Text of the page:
Diesel trucks remain prepared for heavy duty
In the future, there’ll be even more: according to a study, the quantity of goods to be transported in Germany will significantly increase again by 2030. Although electrification is also finding its way into commercial vehicles, the initial focus is on light urban distribution vehicles and city buses. Heavy-duty, long-distance hauling trucks still rely on the combustion engine.
The diesel engine of the future: cheaper, more cost-effective, and more reliable!
Alongside rising demand for high-performance diesel engines for trucks, the expectations placed on the units are also increasing! Trucks not only need to save fuel, but they also need to run for as long as possible and without any problems.
Over the decades, the MAHLE technologies for diesel engines have been constantly refined and optimized to make the trucks “cleaner.” Forty years ago, the fuel was injected with a mere 180 bar. Today the figure is 2,700: this means a much finer diesel distribution in the combustion chamber—with top precision and electronic operating map control for the optimum time of injection. The fuel thus burns much more efficiently at combustion chamber pressures of up to 250 bar.
Thirty times around the earth with six cylinders
The power cell units need to withstand this high cyclic pressure and the temperatures that occur during combustion: kilometer after kilometer, year after year. MAHLE experts therefore wanted to find out how a mileage of more than one million kilometers impacted a power cell unit. The “test specimen” was a trusty old Volvo truck and its six-cylinder turbocharged diesel engine with a displacement of 12.8 liters and a power output of 480 hp (353 kW). The heavyweight has already come a long way with this engine: it has a total of more than 1.2 million kilometers, almost 30 times around the earth, under its belt!
Load test passed—durability proven
The quality of the MAHLE components amazed even the developers themselves: “We measured the pistons, and we were pleasantly surprised: even after this long period of time, their tolerances were virtually indistinguishable from a new product,” stated Dr. Andreas Pfeifer, Head of Development Engine Systems and Components. The pistons weren’t the only parts that survived the prolonged stress without any difficulties. The other MAHLE components in the PCU also demonstrated high quality and durability—with no significant wear!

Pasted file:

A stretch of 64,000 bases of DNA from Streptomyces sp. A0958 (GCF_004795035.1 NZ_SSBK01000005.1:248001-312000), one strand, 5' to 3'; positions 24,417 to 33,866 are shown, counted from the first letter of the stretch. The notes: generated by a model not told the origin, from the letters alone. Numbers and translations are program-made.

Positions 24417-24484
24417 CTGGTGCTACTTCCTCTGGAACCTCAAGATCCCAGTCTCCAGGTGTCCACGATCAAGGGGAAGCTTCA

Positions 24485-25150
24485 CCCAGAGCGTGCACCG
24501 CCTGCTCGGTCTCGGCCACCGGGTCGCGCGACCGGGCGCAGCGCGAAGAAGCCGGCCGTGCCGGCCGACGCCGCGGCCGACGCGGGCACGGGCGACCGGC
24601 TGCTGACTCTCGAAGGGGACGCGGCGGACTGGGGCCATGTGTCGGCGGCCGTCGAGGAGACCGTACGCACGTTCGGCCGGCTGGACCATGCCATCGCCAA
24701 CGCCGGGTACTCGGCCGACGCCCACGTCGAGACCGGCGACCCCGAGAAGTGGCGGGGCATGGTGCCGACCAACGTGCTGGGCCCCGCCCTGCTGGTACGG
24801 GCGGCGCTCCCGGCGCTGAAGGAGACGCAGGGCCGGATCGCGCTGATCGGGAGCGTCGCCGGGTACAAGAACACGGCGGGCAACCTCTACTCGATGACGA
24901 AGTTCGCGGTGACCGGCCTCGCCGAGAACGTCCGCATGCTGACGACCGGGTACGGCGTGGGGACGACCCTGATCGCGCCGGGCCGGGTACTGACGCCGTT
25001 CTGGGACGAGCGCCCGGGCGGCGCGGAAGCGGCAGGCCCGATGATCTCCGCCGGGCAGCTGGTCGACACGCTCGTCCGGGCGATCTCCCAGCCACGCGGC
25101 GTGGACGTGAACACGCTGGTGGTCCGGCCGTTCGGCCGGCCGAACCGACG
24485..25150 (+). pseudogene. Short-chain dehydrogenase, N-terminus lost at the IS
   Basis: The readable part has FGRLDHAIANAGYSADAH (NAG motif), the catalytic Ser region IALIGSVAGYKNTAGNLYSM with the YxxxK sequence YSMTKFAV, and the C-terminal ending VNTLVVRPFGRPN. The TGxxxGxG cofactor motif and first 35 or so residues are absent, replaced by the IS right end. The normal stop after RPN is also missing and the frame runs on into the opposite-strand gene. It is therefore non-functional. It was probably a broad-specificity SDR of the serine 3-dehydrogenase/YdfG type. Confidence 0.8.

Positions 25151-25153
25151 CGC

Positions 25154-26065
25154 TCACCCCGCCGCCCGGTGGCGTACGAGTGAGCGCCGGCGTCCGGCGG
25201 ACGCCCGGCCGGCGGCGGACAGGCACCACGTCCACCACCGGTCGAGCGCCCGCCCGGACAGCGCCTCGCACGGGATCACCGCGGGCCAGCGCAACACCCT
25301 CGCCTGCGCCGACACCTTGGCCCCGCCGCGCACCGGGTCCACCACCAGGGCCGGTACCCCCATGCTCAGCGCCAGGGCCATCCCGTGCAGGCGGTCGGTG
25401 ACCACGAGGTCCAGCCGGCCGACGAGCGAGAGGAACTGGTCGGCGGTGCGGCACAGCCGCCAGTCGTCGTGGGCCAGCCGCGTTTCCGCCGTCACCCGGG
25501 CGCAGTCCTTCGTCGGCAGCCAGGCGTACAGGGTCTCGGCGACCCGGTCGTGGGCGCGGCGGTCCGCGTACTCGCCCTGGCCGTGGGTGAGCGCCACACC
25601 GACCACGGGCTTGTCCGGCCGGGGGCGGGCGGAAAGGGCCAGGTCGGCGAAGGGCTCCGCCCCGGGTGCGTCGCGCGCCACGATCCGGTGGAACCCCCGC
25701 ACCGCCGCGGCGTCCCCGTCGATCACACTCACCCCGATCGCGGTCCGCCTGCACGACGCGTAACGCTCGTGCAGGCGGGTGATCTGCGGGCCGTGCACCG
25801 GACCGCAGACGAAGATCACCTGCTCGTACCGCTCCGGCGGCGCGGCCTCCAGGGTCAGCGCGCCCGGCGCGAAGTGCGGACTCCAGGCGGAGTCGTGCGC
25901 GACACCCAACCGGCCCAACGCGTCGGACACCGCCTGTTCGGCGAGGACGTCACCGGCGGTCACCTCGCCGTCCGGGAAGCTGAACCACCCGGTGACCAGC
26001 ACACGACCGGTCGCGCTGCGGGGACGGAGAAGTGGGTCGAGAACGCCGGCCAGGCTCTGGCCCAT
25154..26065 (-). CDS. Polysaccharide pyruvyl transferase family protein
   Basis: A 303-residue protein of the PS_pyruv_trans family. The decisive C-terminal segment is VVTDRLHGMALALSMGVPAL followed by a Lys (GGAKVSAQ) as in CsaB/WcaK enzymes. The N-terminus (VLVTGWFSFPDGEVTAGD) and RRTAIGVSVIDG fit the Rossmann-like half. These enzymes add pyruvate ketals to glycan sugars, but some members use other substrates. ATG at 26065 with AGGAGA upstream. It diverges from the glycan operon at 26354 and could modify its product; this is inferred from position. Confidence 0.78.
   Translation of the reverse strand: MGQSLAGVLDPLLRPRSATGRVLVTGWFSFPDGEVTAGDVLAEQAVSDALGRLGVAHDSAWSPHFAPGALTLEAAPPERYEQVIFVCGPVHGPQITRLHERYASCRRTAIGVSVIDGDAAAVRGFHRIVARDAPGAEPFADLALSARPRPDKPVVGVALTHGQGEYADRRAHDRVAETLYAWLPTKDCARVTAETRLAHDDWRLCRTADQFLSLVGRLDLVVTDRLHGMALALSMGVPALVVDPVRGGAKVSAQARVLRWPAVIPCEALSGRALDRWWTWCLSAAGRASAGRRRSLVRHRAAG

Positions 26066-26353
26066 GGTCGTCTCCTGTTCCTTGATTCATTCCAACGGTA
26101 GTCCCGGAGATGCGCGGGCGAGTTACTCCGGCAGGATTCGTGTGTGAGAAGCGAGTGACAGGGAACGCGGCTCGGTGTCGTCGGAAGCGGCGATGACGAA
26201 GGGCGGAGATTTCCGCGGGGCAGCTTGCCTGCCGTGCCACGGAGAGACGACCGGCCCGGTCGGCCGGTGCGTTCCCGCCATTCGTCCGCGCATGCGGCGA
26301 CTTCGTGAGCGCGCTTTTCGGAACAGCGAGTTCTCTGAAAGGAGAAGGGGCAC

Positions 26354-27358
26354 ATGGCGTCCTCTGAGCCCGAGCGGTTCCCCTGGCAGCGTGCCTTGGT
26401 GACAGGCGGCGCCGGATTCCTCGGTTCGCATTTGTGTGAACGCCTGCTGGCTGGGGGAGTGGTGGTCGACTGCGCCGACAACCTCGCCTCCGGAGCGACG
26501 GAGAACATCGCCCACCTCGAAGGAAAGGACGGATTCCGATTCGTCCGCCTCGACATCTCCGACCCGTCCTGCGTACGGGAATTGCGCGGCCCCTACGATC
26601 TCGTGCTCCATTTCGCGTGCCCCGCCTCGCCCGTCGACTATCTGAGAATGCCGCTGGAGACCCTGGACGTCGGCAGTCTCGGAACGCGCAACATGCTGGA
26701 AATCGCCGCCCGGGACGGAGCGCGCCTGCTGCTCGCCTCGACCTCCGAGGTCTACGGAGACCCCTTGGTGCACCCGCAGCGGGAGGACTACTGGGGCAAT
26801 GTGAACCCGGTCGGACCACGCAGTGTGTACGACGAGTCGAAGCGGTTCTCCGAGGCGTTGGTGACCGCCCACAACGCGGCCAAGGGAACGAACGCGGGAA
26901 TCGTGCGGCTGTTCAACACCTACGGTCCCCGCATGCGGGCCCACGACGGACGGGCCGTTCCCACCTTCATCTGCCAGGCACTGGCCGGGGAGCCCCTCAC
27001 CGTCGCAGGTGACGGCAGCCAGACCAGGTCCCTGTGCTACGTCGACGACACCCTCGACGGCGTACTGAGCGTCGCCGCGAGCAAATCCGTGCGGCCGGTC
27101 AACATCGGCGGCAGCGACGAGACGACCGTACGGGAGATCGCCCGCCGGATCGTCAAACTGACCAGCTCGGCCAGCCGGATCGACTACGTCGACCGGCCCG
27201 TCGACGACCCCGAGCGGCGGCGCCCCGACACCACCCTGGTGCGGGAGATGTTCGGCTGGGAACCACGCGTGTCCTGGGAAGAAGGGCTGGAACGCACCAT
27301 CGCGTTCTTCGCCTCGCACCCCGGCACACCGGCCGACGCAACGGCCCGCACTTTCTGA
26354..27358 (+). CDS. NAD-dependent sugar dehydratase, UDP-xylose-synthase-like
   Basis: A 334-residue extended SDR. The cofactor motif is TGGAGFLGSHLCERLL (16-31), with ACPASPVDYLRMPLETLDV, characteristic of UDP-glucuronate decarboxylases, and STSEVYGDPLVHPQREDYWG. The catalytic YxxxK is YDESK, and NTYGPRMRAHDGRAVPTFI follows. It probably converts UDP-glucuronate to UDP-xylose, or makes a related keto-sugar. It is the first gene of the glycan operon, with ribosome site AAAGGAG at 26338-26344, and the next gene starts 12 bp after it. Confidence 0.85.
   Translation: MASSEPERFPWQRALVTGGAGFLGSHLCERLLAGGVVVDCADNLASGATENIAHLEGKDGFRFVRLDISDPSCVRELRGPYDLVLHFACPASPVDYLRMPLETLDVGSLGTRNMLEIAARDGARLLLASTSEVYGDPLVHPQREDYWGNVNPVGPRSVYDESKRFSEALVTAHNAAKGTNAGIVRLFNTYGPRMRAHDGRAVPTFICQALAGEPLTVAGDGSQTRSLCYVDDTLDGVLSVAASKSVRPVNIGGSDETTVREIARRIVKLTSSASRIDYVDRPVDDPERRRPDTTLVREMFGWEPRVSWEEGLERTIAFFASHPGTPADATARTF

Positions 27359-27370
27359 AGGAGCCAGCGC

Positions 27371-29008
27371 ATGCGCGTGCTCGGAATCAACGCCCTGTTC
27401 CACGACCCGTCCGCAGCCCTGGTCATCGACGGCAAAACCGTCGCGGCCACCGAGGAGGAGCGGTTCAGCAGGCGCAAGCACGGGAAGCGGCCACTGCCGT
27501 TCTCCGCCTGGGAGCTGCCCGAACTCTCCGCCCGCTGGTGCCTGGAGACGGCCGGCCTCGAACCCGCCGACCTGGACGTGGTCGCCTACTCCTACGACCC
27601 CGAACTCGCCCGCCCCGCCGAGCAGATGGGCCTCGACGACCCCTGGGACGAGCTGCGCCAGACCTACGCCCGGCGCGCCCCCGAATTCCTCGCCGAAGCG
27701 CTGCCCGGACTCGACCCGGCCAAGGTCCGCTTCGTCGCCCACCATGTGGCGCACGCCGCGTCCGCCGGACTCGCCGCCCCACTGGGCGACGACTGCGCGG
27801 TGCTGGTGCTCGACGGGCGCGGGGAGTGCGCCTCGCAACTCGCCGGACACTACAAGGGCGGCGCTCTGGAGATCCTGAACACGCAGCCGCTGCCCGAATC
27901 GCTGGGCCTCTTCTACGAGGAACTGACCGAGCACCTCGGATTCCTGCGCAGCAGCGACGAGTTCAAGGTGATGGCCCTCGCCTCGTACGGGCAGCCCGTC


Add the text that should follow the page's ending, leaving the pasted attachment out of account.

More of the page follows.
MAHLE solutions for the truck engines of tomorrow
The investigated piston comes from an engine that meets the current Euro IV standard with significantly stricter emissions limits. However, it is not just a case of complying with regulations. Lower fuel consumption is also necessary in order to reduce the total operating costs. “The critical aspect today is not only to implement individual measures for each component, but to ideally tune the complete system consisting of engine and peripherals,” stresses Dr. Andreas Pfeifer. Improvements to the engine mechanics will also off-load the oil circuit. The optimization then takes place across the engine. Efficiency and fuel consumption can thus be improved by up to three percent in total.
Many innovative steps toward a big goal
When designing new commercial vehicles, individual details must be developed in a consistent way. However, you also have to keep the truck as a “complete system” in mind! Matthias Fix and Dr. Andreas Pfeifer define the goal in this way: “We want to ensure that truck engines run reliably for even longer, require less fuel, and are less harmful to the environment. We are well on track with our systemic approach.”